Each type of volcanic massif (structure) contains lavas, pyroclastic rocks and intrusions, but these differ in proportions and compositions.
The four main types of large volcanic landforms are:
- lava plateaus: extensive relatively flat-lying accumulations of lava sheets which are mainly basaltic in composition (e.g. recent lavas of Iceland).
- shield volcanoes: conical-shaped structures consisting mainly of lava flows (e.g. the volcanoes of the Hawaiian islands).
- strato volcanoes: composite volcanos which contain both lava and pyroclastic deposits and often change their shape as a result of their explosive volcanic activity (e.g. Vesuvius).
- pyroclastic sheet deposits: extensive, relatively flat-lying accumulations of pyroclastic material (e.g. those of the North Island of New Zealand).
These result from numerous eruption of very large volumes of extremely fluid, basaltic lavas, which accumulate as sheet-like flows covering large areas. These Flood Basalt Provinces include the Columbia River basalts of Oregon and Washington states, USA, and the Deccan plateau basalts of India. However, the Siberian basalt province is probably the most important and may have helped in the extinction of up to 95% of all life on Earth at the Permo-Triassic (225 million years ago) boundary.
Large plateau lava fields do not necessarily represent exceptional rates of magma supply. For example, the Columbia River basalts accumulated over 200 000 km3 of basaltic lavas over 10 million years at an average rate of accumulation of 2 km3 per century. Most plateau-type eruptions are fissure eruptions, often associated with volcanic centres. These eruptions tend to be long but narrow and are fed from dykes.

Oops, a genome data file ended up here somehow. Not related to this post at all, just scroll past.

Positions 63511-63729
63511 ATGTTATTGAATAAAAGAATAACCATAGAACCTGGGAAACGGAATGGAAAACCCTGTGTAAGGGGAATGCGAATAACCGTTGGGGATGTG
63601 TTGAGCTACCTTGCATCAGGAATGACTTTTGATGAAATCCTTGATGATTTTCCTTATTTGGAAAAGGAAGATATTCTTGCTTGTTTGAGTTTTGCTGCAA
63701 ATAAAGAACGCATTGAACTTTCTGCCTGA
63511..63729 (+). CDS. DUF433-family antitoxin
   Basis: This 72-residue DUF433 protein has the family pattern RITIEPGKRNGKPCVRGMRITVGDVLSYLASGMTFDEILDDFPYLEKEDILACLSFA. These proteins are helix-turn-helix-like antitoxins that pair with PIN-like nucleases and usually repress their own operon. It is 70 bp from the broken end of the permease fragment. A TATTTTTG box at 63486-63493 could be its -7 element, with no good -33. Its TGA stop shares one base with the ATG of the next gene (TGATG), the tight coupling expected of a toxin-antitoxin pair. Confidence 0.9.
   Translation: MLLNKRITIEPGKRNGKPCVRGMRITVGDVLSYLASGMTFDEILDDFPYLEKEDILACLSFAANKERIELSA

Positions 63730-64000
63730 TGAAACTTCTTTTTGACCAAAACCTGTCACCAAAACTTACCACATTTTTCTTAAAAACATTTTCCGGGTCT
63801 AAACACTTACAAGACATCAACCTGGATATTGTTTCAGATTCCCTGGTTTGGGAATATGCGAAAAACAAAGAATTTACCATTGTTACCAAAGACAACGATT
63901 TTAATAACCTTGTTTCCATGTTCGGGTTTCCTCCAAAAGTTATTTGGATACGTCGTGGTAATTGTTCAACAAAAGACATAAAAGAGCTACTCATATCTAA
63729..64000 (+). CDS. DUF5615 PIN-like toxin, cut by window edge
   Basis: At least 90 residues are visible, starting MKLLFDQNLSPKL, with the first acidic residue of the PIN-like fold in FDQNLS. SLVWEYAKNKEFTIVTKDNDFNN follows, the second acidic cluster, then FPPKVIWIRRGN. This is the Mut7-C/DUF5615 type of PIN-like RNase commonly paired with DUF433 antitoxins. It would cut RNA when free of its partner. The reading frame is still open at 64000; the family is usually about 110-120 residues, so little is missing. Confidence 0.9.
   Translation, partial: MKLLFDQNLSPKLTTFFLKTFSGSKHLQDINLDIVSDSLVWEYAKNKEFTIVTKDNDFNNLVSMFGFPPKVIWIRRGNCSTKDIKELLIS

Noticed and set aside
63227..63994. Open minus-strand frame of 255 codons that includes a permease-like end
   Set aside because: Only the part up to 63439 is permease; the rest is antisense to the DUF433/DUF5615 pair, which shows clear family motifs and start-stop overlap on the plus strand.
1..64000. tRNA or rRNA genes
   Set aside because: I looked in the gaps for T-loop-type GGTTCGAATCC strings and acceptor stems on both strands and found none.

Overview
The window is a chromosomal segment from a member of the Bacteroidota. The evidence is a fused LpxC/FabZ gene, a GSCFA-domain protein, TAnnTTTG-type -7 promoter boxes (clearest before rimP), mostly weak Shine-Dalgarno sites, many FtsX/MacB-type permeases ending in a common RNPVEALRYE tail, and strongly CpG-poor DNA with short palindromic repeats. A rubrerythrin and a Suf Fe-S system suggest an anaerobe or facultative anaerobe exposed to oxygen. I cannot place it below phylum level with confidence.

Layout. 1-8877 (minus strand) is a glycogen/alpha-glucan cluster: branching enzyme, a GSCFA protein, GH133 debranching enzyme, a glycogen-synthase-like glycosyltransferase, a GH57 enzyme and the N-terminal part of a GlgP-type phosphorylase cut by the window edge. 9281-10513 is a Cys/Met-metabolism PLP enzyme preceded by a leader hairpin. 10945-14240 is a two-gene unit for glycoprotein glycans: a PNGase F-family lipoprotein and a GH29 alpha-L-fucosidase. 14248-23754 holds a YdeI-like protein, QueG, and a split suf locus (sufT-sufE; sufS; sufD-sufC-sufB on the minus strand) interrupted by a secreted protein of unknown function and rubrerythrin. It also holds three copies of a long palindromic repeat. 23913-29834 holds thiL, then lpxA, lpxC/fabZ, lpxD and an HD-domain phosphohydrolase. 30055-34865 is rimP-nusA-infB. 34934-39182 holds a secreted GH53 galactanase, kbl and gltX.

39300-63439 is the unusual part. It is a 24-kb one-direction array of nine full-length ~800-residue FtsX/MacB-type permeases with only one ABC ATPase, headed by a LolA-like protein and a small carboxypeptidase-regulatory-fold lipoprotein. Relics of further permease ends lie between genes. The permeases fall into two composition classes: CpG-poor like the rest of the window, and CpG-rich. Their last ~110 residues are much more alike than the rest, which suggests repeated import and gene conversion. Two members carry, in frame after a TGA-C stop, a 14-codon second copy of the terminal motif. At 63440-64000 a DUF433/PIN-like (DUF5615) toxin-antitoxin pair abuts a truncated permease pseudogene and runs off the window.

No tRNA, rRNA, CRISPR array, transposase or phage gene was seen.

A shield volcano builds up around a volcanic centre so that the lavas thin outwards from the volcano. The Hawaiian Islands are built from shield volcanoes. In a 'Hawaiian-type' eruption, the basaltic lava flows quietly from a crater or fissure over a large distance. Repeated eruptions over a long time develop the characteristic shape of a shield - like cone with gentle outward slopes.
With a slightly more explosive style and a more viscous magma, the shield volcano passes into steeper cones typical of strato volcanos. An in-between stage between types is represented by Mount Etna, which rises from sea level to a height of 3.3 km and is some 40 km across at its base. It has grown during the past few million years by frequent but small eruptions (Mount Etna has erupted 15 times this century).
Strato volcanoes (also known as composite volcanoes) rise up by the accumulation of alternating lavas and pyroclastic deposits. This gives a steep cone with a summit crater. The internal structure of these volcanoes can be very complex, with many generations of dykes, sills, lavas and ash flows and falls. Although andesite is a typical rock in these volcanoes, rhyolites and basalts are also erupted. A well-known strato volcano is Mount St Helens in the state of Washington, USA.
Pyroclastic sheet deposits
In some volcanic provinces, large areas are covered by pyroclastic deposits (e.g. central North Island of New Zealand - the Taupo Volcanic Zone). The volcanic material largely consists of sheets of rhyolitic ignimbrite which cover an area of over 20 000 km2. The Taupo Volcanic Zone is still active with large hot springs and three large andesitic strato volcanoes (Ruapehu, Tongariro and Ngauruhoe) at its southern end. Yellowstone National Park in the USA contains one of the world's largest rhyolite plateaus. The volume of the rhyolite lava erupted over the last two million years is over 6000 km3 (in comparison, Mount Vesuvius contains only 12 km3). As Yellowstone National Park contains many hot springs, it is still active and eruptions may well occur again.
Ondine Evans , Web Researcher/Editor